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Sickle cell anemia is the most commonly diagnosed blood disorder in the U.S., but it mostly affects persons of African descent, Hispanics, and persons from the Middle East and Asia. Because sickle cell anemia is an inherited disease which is related to malaria, it is more common among those whose relatives—even distant ones—came from a region that is prone to malaria.
Because they are round in shape and flexible, normal blood cells move easily through your body. Healthy blood cells carry sufficient oxygen for a healthy life. However, for those suffering with sickle cell anemia, the blood cells are shaped like sickles—a crescent moon shape—and they are sticky. These mutated blood cells can get stuck in small blood vessels and starve the body of life-giving oxygen. There is no cure for sickle cell anemia, so the standard medical treatment is to relieve pain, and to intervene to prevent other medical problems associated with the disease which can include leg and arm pain, blindness, stroke, gallstones, organ damage, and more.
If you have sickle cell anemia, you may qualify for Social Security disability benefits. However, as with all disability cases, just being diagnosed with the disease does not automatically qualify you for benefits. You must prove to the Social Security Administration (SSA) that your disability prevents you from sustaining work on a full-time competitive basis.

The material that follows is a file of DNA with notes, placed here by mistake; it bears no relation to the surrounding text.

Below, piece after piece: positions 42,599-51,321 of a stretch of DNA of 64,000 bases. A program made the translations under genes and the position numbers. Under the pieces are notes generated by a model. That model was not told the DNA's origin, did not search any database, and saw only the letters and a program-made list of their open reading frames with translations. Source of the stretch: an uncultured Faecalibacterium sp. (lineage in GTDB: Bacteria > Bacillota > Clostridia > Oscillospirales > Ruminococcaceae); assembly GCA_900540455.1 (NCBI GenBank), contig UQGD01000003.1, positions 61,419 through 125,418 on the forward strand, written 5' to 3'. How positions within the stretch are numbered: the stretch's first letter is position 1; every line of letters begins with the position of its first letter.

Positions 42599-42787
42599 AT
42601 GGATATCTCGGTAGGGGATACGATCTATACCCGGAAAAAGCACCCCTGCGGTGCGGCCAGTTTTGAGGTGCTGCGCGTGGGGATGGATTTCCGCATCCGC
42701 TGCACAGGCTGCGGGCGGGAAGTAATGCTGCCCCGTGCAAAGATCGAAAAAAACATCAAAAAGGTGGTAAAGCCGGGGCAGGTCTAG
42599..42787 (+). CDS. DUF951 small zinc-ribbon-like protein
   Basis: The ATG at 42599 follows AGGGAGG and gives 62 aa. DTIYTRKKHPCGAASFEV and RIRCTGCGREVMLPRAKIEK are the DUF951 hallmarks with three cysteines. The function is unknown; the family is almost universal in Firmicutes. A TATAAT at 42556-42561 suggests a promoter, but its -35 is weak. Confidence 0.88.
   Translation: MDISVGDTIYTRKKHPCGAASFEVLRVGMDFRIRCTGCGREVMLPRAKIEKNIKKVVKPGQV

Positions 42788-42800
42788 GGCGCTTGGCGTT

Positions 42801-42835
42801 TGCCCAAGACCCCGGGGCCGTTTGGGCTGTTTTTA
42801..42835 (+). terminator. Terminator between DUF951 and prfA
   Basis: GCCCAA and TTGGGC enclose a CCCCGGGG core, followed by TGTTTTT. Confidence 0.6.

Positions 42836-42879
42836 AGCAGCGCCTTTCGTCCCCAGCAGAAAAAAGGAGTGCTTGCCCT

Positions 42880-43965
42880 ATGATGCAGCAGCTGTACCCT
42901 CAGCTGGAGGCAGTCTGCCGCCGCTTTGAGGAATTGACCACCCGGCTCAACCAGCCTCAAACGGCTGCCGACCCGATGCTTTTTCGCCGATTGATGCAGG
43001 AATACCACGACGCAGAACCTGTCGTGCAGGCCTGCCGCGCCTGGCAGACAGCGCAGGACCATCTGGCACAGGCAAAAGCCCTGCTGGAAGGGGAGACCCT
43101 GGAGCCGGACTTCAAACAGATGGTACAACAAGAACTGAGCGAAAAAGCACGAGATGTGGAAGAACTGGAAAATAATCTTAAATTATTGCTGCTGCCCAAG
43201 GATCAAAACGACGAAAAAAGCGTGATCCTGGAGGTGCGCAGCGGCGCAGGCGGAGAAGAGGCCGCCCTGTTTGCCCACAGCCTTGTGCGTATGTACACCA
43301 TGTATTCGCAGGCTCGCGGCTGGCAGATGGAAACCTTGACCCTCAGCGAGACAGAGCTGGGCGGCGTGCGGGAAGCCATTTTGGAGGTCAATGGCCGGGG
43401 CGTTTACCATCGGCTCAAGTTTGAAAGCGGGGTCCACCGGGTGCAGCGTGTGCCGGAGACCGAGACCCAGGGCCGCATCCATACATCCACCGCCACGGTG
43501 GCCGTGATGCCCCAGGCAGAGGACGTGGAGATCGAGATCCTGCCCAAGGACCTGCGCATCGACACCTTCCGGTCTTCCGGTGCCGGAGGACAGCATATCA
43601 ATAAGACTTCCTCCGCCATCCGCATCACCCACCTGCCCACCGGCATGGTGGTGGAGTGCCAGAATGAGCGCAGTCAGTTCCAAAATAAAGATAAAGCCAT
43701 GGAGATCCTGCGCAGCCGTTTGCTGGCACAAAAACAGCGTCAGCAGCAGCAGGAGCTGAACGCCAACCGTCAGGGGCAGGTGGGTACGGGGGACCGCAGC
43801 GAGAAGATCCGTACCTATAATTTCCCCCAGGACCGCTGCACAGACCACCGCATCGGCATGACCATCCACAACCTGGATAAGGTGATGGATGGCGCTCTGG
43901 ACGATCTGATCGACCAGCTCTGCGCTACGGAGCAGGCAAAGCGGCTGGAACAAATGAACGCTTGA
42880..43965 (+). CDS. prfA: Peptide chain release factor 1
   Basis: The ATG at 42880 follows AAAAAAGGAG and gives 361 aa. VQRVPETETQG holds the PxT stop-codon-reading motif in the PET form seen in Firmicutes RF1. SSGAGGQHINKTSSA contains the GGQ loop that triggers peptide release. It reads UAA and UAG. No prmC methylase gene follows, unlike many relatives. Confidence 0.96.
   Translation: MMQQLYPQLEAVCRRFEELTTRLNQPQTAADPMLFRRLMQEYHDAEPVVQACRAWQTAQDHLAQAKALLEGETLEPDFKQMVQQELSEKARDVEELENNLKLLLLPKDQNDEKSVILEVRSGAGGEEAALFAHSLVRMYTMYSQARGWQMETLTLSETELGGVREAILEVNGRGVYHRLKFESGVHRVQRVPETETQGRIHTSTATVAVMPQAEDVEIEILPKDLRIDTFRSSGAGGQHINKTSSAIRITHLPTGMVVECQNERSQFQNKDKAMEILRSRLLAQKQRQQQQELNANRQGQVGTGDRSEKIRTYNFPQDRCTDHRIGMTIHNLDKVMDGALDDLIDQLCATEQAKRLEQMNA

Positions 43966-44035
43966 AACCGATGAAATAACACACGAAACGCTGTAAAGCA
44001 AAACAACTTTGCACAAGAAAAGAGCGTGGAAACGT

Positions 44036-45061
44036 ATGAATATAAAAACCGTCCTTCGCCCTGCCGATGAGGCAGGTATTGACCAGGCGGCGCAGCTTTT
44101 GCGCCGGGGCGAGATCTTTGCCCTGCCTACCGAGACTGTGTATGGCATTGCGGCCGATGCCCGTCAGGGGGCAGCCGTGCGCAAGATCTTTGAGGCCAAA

The first step toward qualifying for disability benefits for sickle cell anemia is providing evidence that you have a hematological (blood) disorder. The SSA very specifically spells out what kind of medical evidence can be very important. This is from the Social Security’s Listing of Impairments (known as the “Blue Book”):
Once you have established medically that you have the disease, the SSA will look at certain determining factors to decide not only if your condition has the findings in their special book, but also whether or not you otherwise qualify. These four situations are particularly important:
“Documented painful…crises requiring [IV] narcotic medication, occurring at least six times within a 12-month period with at least 30 days between crises.
Complications of…anemia requiring at least three hospitalizations within a 12-month period and occurring at least 30 days apart. Each hospitalization must last at least 48 hours, which can include hours in a hospital emergency department or comprehensive sickle cell disease center immediately before the hospitalization.
Hemoglobin measurements of 7.0 grams per deciliter (g/dL) or less, occurring at least three times within a 12-month period with at least 30 days between measurements.
Beta thalassemia major requiring life-long RBC transfusions at least once every 6 weeks to maintain life.”
As you can see, collecting exactly the right medical evidence in a sickle cell disability case can get complicated. Whether or not you can demonstrate that you meet this specific criteria, you may still qualify. For example, like with many claimants, one given condition is only part of the overall health profile. This is why seeking the advice and guidance of an experienced Social Security disability attorney can be critically important. If your symptoms of sickle cell anemia are interfering with your ability to work, call us at Nash Disability Law for a free, no-strings-attached evaluation of your case.